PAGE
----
In the fall of 1968, four college kids, myself included, drove a brand new white Pontiac from South Bend, Indiana, to a tiny agricultural town on the Texas-Mexico border called Rio Grande City. It was the days of the United Farm Workers’ grape boycott, and though the local crop was melons, not grapes, a strike had somehow been organized in that godforsaken town on that godforsaken border.
When our professor-friend Ernie heard about this action, he sent the four of us down there to check it out and support the farm workers. He supplied the Pontiac from his dad’s car dealership.
“Try to learn something,” he said, smiling, “and try not to wreck the damned car.”
So we drove day and night all the way from South Bend to the Rio Grande. Four white college guys with empty wallets, heads full of big ideas and nothing better to do. Quite often whoever was driving would fall asleep at the wheel, and the car would swerve onto the rough median and wake us all up. We referred to this as “graveling.” For food, we bought big bags of cheap hamburgers, which we called “gut bombs.” The car became the White Whale. We laughed and slept and joked and sang as we rolled along; we were happy and free, and more important, we were on a mission from God.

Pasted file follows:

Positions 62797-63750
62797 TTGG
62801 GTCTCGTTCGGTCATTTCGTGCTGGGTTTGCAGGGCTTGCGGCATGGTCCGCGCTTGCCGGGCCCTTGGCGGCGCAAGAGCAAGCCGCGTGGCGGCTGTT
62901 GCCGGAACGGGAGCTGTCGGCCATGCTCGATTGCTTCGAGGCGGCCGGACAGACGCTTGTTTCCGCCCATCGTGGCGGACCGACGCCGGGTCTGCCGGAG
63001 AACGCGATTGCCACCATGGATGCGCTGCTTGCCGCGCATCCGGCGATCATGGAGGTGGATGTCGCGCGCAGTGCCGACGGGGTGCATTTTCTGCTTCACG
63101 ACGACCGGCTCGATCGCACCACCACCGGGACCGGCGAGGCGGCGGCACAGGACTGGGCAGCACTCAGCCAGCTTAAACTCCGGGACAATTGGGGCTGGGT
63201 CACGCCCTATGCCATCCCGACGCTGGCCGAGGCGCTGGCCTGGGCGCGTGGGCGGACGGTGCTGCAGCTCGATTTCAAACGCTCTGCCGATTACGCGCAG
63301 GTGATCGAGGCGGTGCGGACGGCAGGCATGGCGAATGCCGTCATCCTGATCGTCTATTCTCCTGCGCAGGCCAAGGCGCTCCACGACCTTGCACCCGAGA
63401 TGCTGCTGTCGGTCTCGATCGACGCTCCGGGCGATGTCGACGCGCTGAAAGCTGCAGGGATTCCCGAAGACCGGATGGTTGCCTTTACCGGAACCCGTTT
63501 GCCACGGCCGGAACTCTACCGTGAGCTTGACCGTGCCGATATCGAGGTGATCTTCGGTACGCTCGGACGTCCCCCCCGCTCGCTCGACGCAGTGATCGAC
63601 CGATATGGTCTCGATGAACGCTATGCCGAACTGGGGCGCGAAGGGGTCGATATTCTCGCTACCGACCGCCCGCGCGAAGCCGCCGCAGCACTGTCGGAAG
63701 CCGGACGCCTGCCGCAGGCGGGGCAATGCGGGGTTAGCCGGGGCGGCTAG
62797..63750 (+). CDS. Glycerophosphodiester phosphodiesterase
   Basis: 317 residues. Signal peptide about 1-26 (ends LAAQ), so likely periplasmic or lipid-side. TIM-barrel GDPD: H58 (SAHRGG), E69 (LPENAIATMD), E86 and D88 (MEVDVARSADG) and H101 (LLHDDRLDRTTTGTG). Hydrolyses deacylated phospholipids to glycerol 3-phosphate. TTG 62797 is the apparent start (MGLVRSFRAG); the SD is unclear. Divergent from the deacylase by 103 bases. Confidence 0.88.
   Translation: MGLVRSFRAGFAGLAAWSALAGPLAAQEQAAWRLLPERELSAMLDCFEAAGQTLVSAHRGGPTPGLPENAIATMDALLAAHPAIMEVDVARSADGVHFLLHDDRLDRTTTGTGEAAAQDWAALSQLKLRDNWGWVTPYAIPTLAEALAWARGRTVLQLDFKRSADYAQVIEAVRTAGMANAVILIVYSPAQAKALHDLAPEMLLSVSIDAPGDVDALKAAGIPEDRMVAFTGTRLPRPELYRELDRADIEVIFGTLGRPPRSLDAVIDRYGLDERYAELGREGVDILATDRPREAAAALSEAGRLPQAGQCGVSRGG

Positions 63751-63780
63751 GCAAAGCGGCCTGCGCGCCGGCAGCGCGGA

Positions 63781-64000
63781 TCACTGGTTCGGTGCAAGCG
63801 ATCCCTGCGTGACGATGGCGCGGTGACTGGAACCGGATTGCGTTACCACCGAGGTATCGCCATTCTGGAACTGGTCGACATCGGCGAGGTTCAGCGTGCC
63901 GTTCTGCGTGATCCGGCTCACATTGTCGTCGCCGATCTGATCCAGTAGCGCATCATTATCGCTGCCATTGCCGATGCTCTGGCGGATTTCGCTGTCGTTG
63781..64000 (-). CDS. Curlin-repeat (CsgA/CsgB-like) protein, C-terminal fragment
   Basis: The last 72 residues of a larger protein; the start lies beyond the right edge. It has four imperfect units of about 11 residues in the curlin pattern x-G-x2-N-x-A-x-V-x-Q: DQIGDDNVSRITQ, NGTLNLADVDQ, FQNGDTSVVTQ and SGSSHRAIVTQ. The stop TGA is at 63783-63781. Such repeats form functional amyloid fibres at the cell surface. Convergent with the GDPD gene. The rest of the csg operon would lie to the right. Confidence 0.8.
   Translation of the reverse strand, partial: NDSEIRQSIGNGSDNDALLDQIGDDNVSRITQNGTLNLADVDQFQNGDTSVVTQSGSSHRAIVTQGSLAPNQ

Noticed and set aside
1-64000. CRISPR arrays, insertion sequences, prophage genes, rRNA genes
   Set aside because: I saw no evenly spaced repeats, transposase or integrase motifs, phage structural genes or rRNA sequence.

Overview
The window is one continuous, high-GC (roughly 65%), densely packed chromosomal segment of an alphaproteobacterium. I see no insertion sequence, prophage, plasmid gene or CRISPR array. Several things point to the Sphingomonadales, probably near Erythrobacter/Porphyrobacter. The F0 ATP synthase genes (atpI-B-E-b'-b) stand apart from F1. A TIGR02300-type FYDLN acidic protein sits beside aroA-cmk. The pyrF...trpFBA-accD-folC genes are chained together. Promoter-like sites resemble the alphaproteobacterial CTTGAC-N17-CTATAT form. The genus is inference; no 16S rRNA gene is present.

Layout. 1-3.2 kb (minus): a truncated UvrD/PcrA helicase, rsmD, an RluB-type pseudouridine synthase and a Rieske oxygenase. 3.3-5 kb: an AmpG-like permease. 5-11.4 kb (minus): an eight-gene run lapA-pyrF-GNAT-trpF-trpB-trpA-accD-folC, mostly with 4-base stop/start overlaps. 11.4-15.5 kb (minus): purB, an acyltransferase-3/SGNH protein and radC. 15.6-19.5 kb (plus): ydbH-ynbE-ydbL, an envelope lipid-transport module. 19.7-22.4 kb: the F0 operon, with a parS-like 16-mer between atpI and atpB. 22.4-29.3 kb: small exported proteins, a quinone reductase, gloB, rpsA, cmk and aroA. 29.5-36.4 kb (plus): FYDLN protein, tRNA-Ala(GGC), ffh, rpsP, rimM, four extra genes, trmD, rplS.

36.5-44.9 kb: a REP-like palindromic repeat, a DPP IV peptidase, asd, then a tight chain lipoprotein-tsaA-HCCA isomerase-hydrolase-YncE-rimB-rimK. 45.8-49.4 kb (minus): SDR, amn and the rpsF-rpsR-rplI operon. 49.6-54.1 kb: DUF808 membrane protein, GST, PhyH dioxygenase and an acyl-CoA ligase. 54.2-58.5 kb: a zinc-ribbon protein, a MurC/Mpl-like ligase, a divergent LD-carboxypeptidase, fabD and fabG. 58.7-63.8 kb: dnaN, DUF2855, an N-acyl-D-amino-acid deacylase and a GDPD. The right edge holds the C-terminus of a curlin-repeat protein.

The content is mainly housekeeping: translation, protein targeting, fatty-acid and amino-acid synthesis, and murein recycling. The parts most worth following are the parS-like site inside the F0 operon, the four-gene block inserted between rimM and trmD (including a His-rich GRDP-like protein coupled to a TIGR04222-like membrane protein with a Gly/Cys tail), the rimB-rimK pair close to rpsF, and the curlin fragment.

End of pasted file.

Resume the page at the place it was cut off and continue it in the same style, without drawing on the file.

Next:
At some point we stopped for gas in Austin, Texas, and wound up resting there on the state university’s campus. It was a balmy evening, and hundreds of students, beautiful young men with golden hair and blue eyes and beautiful young women with long, shapely legs, were lolling around dreamily on the cool grass.